With the water set to boil on the stove, I picked up the well-used broom and began sweeping up the lunch crumbs littered underneath our large kitchen table. How can mothers know to return to home unless someone tells them it is the place to be, I wondered … will they miss out in the grand scheme of the workplace or will they weigh out the missing, precious moments at home? Seeing your children in the evening for only a few hours does not make up for the lost time in between.

My thoughts rambled to a day when I was working with my photography studio- a client had brought her two little girls in for photos … one of the girls was very fussy, crying, not wanting to be put down. After many attempts to cheer up the little one, I asked the mother if her daughter had been feeling well that day.

“Well, the daycare said she was fine … they wrote down what she ate, they told me she went the bathroom and was playing just fine with the other children,” replied the bewildered mother, as she tried to calm the upset daughter on her lap.

I remember, upon hearing this, my thoughts froze. A day care reports what the child eats and even when they go to the bathroom?

Those are little details, but yes, I suppose they are very important in the lives of little children – and yet, they are details I am made aware of day after day without realizing it.

How would a mother know what is upsetting her child if she is not with her child for the majority of the day?

When you are at home with your children, you know what they eat, if they feel sick, generally you know why they feel ill, what makes them tired and when they need rest. You know when they want a some invigorating fresh air or a little sled ride or when their eyes need a rest from math problems and grammar lessons. You know when they need to clean up their room (and under their beds), tidy up their drawers and practice (longer) on  the piano.


The back door slammed and I heard Lovelyn calling out my name.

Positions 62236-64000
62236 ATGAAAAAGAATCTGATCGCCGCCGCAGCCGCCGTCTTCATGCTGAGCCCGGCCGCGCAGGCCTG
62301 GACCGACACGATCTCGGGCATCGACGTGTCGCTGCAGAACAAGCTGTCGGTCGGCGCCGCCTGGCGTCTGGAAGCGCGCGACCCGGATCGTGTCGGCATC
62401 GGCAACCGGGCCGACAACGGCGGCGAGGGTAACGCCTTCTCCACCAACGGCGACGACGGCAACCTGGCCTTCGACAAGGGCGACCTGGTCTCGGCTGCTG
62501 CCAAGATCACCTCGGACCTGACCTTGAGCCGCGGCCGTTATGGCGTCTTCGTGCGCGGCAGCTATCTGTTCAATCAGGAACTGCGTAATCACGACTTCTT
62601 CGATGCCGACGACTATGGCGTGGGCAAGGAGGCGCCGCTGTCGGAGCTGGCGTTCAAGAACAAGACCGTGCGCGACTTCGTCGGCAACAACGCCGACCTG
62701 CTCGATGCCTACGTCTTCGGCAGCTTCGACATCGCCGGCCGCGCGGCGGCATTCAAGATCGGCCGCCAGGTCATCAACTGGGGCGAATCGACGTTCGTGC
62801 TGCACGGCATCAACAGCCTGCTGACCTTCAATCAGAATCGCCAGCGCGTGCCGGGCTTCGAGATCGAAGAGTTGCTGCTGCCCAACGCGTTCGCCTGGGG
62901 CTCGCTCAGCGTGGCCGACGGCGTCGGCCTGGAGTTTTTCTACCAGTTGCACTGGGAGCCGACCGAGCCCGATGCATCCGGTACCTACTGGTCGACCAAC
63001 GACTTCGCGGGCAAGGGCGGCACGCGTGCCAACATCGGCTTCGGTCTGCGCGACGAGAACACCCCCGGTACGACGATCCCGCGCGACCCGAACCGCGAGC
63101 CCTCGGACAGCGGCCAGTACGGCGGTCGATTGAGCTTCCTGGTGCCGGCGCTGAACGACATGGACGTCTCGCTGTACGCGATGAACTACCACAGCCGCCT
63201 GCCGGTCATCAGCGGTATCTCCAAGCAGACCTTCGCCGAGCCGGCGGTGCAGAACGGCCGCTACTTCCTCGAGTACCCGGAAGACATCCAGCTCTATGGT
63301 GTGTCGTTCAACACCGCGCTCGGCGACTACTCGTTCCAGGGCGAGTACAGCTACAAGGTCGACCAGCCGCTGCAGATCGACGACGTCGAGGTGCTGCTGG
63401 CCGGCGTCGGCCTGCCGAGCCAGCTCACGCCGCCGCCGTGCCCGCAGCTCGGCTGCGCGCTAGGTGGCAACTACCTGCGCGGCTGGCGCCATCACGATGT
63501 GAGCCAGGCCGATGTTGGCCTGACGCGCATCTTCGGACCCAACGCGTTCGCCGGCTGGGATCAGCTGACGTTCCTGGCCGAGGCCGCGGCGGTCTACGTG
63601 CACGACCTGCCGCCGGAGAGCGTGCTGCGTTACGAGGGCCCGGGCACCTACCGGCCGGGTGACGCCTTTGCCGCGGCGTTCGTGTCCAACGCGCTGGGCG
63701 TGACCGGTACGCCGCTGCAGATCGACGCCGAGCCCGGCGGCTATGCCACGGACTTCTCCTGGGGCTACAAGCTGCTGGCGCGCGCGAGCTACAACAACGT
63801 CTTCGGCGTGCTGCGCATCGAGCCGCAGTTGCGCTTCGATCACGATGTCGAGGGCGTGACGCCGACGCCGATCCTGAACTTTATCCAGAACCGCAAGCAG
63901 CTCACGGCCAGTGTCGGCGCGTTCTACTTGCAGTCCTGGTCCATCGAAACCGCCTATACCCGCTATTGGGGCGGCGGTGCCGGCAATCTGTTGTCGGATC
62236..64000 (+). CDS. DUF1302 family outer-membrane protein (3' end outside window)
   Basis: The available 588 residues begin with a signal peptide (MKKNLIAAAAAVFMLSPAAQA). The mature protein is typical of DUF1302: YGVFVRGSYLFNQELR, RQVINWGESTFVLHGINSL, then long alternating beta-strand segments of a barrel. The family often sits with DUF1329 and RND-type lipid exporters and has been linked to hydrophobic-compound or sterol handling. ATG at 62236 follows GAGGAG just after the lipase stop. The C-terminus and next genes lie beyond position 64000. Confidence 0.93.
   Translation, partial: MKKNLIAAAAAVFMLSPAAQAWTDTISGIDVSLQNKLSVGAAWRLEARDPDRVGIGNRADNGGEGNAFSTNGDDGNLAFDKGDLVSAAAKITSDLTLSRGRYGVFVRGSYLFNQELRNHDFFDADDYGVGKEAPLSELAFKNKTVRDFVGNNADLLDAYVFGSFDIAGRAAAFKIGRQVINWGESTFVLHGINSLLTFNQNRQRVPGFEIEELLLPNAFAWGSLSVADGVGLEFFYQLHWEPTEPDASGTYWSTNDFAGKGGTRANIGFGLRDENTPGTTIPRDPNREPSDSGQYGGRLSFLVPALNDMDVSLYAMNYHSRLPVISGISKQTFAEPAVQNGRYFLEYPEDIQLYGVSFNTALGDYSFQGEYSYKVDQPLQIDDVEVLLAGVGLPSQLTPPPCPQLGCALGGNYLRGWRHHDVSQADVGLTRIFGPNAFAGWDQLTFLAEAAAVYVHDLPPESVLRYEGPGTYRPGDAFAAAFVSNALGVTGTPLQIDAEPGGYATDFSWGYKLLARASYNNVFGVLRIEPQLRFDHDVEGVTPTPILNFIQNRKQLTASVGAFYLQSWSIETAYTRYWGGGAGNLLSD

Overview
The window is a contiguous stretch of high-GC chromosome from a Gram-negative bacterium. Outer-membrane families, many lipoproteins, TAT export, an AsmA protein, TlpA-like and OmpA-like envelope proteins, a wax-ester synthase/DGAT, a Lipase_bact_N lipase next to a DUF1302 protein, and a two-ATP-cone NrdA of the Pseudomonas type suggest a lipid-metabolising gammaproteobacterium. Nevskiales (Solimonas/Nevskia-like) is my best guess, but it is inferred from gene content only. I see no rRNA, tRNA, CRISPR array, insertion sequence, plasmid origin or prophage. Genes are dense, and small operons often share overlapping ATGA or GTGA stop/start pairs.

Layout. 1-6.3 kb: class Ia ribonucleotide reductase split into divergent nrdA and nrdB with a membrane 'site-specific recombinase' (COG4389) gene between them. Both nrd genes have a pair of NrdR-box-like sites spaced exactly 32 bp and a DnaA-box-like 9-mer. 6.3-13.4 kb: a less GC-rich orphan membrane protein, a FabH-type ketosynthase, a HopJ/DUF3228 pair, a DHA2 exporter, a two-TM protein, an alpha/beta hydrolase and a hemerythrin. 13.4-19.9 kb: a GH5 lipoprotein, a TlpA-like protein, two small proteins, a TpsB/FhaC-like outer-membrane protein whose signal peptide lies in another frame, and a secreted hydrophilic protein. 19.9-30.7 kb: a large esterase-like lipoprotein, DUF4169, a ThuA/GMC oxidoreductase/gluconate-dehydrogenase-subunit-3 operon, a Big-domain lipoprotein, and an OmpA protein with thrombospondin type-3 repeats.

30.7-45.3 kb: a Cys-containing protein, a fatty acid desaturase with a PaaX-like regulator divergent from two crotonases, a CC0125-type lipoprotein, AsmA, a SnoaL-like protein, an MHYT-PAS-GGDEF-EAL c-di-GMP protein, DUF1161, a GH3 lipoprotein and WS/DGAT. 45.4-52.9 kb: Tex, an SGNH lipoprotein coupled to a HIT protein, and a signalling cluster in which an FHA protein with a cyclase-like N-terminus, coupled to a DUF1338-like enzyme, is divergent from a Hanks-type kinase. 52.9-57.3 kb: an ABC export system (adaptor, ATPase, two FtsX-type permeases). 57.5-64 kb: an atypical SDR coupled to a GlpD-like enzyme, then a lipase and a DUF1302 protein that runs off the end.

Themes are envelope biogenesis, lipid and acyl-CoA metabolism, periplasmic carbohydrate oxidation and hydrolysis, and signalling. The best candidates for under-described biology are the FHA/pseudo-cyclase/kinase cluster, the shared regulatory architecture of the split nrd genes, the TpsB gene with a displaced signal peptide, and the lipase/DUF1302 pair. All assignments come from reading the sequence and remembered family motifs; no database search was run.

“Mommmmeeee, Loyal wants you,” she shouted, stamping the snow off her boots.

Stepping into the back room, avoiding multiple puddles of melted snow, I collected my rose-cheeked one year old into my arms. Stripping off his snowsuit, mittens and hat, I settled in on the rocker near the woodstove. I pressed his cold cheek against my warm one and thanked God for my chance to be right here – with the children, at home.


Post Script:

While I am not writing here to call myself noble, I am writing to offer encouragement – even for myself – during the lovely years of Motherhood. We can choose to surround ourselves with Biblical teachings and godly encouragement or we can be confused and muddled by the world’s teaching.

Some lovely teachers on Mothers at Home:

“This leads me to the more important subjects of women at home. Eventually, even mothers will be home without children, as they grow up and get families of their own.
The presence of the woman  is still necessary to give the home a feeling of love and warmth.
As she gets older, she has to think of her health.
Staying home, even with no children, brings out the feminine qualities in a woman:
softness, sweetness, goodness, lack of hurry or worry.
I do not believe that children can have the proper physical, emotional, social and spiritual nourishment
if they are not at home with mothers who are willing to spend the time with them.